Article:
When held in your hand, the iPhone 4 is as comfortable as it always was. It fits snugly to the side of your head. The thinness does tend to make a slight difference to the way you hold it – I find that rather than wrapping my hand around it with my fingers on the back of the phone, now my fingers fit flush on the side of the phone. It’s not any more comfortable or uncomfortable; it just feels more natural to hold in this way.
Apple have made much of the display on the iPhone 4 – and strangely at first I was not that impressed. Whether it is the fact that iOS4 superfically looks the same as all other iPhone operating systems, I am not sure, but initially I found the screen overrated. The more I began to use it though – the more I realised just how gorgeous it actually is. The screen is the same size as previous models at 3.5 diagonal inches. It now displays at a resolution of 960 by 640 resolution and with a pixel density of 326 pixels per square inch, and also features the same IPS (in-plane switching) that is found in the iPad. This means that the viewing angle is much greater than the older iPhones. How does this affect everyday use?
Well, for a start web browsing is an absolute joy. However far you zoom in, the text and images still look incredibly sharp and clear. Viewing higher resolution images shows a much bigger level of detail and much more colour depth and density than previously seen. It doesn’t actually matter how far you tilt the screen – you have to go an awfully long way to alter the viewability of the screen. The fact is, the longer you use the phone the better the screen performs. The improvements become more and more obvious, and games that have been optimised for the retina display look stunning.
In terms of buttons, you have always had only five on the iPhone and this has been continued. At the bottom of the front panel you have the home button, which is exactly the same as on previous models. The off switch at the top feels slightly more recessed and slightly more tactile than previously. The volume buttons are now separated and the mute button seems slightly smaller and again more recessed. Whereas the mute button may seem only slightly redesigned I found this to be the biggest difference in real life use. I found the button to be far less intuitive than on previous iPhones and sometimes find myself actively having to look at what I was doing – whereas on previous models it was easy to find and manipulate. This is only a small thing, granted, but it certainly bears mentioning.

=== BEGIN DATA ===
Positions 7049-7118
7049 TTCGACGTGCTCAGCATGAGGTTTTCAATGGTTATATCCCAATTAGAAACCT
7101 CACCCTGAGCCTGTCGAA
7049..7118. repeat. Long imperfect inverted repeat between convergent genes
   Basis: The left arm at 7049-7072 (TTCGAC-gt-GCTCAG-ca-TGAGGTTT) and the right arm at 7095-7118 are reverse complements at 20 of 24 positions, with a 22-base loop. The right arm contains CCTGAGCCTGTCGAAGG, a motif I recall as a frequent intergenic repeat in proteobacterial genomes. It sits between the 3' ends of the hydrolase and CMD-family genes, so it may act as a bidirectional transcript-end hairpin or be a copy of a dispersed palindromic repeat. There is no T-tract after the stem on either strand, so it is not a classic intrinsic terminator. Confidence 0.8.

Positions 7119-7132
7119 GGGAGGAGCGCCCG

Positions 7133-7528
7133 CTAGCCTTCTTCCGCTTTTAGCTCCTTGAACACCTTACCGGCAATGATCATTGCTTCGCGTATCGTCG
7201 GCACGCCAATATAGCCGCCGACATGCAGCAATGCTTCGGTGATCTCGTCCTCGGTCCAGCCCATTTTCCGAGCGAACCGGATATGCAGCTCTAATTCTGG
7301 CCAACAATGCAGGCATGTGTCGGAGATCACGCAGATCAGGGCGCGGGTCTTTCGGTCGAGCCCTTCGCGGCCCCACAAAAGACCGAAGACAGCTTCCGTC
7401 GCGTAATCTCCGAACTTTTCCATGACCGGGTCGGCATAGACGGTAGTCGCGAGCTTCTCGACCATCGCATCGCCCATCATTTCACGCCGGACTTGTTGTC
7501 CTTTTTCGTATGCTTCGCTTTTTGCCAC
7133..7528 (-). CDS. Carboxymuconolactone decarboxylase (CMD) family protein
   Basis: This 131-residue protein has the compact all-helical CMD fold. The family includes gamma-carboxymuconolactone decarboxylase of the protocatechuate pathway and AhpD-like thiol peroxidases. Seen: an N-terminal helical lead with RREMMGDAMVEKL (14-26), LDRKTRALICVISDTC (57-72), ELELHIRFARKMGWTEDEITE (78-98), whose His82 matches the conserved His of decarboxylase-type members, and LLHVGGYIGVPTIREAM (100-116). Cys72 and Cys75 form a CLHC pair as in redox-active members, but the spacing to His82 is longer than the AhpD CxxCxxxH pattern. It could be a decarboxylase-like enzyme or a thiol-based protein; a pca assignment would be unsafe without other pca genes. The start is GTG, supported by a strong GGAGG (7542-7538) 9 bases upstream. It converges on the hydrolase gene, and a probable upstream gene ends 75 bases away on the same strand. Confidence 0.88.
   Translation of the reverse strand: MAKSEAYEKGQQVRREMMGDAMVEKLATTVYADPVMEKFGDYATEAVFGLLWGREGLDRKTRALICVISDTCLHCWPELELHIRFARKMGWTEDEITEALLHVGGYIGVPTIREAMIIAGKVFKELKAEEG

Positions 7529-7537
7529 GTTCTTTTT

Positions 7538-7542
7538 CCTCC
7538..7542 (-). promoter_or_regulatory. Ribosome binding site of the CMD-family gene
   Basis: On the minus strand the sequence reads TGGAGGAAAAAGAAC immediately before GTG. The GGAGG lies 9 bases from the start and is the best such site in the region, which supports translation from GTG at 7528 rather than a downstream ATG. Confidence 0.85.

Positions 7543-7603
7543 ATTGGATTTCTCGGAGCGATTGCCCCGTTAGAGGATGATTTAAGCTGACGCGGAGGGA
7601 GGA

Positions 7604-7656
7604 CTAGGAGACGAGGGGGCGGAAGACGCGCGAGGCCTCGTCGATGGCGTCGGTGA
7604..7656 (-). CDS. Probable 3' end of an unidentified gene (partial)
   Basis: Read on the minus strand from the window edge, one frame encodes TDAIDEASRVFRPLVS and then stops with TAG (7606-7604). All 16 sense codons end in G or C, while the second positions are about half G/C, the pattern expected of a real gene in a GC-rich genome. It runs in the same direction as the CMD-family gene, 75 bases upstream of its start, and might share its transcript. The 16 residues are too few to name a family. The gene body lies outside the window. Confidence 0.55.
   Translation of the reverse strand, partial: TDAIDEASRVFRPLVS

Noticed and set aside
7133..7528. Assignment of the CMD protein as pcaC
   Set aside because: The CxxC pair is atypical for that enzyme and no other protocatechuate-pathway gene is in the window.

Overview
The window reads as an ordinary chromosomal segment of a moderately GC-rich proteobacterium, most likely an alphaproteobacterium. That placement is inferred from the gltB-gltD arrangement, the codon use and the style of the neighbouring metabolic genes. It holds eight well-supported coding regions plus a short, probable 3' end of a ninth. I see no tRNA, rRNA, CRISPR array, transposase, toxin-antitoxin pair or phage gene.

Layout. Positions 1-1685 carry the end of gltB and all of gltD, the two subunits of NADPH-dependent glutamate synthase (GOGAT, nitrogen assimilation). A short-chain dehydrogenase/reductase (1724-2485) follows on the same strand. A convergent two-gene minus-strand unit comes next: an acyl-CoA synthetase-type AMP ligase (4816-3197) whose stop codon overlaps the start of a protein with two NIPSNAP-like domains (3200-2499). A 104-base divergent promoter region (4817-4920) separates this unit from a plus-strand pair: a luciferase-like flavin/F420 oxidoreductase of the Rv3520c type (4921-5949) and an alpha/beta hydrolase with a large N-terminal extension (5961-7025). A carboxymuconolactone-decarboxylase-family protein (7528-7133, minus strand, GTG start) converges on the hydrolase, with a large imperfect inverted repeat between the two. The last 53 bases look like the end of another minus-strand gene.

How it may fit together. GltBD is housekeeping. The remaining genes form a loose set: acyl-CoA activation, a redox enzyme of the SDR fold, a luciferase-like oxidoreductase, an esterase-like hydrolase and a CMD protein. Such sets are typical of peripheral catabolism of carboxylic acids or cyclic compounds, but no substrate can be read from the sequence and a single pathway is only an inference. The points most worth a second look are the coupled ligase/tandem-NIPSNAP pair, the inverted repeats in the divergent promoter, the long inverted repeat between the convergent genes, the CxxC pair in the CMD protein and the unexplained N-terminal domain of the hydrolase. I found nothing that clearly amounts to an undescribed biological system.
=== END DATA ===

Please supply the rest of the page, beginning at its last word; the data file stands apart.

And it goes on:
Now to the most important, yet often ignored, aspect of the iPhone – the call quality. Amongst all the other additions to the spec sheet, the least heralded is the noise cancelling function. Basically, it should now be possible to make calls in the most noisy environments you can find. Of course, this had to be tested so in the middle of the world cup semi final between Spain and Germany, with the vuvuzelas blasting through the surround sound, I called my Manchester City fan friend to discuss just how useless Boateng is. To my amazement, he could hear no background noise whatsoever. Even when I cranked my amp up 10db beyond my normal listening level, to where it was almost uncomfortable, he could still hear me fine and not hear any of the background noise. The cacophony was so loud I couldn’t even hear him. So with all the controversy about signal issues, it is good to note that when it comes to placing a call – the quality in the noisiest of conditions is excellent.